There's no question that music has a way of moving people in deep and meaningful ways. Perhaps the most profound method of creating music is by means of the human voice.
"Singing is a very powerful art form," said Linda Manuilow, director of the newly formed Petaluma Children's Chorus. "Words are powerful. Think about the famous speeches you've heard or read. Think about the thought and emotion words and music evoke. They take you to another time and place and bring up feelings. When the person is the instrument and you put words and music together, it's just amazing."
Manuilow grew up with a love of music that led her to pursue a degree in music education. She taught music to elementary school children before obtaining a graduate degree in vocal pedagogy, which is voice instruction. She taught at a community college and did private lessons before taking a music teaching position with a high school in Michigan.
Warmer weather beckoned, however, and Manuilow eventually moved to Arizona to teach choir and music theory at a high school before heading farther west — to Petaluma.
"I came here to be closer to family about a year-and-a-half ago," she said. "I didn't want to teach full-time anymore, but I missed it terribly."
Manuilow led a singing workshop at St. John's Episcopal Church last year, which opened a door to the idea of starting a children's choir.
"There's a wonderful choral movement that's been going on across the country for many years now," said Manuilow. "I had talked to the pastor of St. John's about the possibility of putting a children's choir together in Petaluma."
The idea was met with great interest and the Petaluma Children's Chorus began rehearsing with 14 young singers in October. The fall session of the chorus ended with a performance in December.
"We just started our second session and have about 22 kids," said Manuilow. "I'm hoping it will grow into two choirs: one for beginners and another for some of the more advanced students."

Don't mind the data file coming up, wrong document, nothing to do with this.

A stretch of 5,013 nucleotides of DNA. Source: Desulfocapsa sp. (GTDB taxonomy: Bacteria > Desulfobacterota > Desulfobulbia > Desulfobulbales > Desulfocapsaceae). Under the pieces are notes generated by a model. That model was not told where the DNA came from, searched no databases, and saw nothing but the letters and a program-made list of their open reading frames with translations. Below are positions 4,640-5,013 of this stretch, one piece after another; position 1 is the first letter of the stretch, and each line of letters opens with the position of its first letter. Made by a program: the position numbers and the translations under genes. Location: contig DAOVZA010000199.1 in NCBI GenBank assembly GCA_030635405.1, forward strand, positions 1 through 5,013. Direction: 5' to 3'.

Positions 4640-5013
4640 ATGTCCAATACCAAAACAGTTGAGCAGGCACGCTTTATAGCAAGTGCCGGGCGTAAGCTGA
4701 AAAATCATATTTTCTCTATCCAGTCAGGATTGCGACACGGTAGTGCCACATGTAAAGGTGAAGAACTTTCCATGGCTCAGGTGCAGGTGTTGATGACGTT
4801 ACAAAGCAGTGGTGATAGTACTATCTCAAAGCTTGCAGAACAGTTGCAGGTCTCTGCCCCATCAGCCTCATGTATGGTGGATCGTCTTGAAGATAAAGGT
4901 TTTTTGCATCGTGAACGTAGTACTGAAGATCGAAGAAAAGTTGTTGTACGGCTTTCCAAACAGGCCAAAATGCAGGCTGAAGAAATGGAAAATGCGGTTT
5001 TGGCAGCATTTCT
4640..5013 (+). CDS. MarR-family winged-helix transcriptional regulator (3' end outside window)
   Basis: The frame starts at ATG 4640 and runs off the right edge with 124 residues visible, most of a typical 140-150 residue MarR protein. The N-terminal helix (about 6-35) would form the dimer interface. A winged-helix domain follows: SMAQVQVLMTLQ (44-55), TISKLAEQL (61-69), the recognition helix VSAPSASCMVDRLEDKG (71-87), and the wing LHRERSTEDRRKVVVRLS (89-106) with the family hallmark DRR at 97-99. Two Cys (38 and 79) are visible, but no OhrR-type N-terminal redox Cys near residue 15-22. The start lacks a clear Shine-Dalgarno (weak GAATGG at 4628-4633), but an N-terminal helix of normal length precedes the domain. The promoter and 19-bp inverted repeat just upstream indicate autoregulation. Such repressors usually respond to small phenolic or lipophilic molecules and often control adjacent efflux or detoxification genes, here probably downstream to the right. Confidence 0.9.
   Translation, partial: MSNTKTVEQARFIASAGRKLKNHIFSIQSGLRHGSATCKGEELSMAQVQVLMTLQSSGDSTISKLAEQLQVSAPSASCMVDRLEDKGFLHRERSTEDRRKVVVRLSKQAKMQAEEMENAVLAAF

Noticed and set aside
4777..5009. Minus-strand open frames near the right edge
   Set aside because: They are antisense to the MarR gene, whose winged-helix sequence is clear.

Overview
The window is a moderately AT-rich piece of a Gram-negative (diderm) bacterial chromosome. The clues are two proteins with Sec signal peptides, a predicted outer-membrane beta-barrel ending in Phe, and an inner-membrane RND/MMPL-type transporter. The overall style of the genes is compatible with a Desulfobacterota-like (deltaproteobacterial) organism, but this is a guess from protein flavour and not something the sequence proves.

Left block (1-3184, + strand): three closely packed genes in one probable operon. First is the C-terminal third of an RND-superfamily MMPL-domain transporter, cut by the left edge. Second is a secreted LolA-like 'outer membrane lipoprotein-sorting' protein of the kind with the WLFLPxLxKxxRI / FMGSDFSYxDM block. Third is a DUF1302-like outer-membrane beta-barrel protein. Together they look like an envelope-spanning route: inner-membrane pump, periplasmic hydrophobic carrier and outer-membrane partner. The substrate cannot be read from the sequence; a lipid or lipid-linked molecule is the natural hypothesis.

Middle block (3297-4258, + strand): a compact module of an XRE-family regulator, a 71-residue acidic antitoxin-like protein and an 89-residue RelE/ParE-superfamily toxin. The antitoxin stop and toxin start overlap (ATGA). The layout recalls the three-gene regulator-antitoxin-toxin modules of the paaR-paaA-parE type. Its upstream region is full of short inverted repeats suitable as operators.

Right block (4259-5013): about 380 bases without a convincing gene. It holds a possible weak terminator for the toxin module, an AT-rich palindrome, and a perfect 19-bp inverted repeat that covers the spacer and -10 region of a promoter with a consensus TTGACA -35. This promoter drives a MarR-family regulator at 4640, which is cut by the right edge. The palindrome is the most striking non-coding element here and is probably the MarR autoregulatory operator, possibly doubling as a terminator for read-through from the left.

Students in the chorus, which right now range in age from 7 to 13, must be willing to work toward the goals Manuilow has set. The first goal is that the children learn to "sing beautifully."
"It's a style called bel canto, which is Italian for beautiful singing," she said. "What I mean by it is that the students learn to sing in a manner that's healthy for the voice and beautiful sounding. It's not a sound we hear a lot of in contemporary music and pop songs because those styles are usually not good technique for healthy singing. I was taught that if you teach beautiful technique you can sing well from childhood into adulthood."
Another aspect of this method of beautiful singing is learning to sing in tune and in harmony with others. Manuilow uses rounds to help teach students harmony.
Choir participants also work toward sight reading, which is a very important skill to have when singing in a choir.
"I would say the kids can plan on learning some music fundamentals," said Manuilow. "It's like the ABCs of the skill of singing."
While Manuilow enjoys sharing her love of singing, she also carries a deep passion for choral music. It helps that there's a renewed mainstream interest in choirs, a cappella and barbershop groups thanks to reality TV shows, such as "Sing-Off," and TV shows such as "Glee."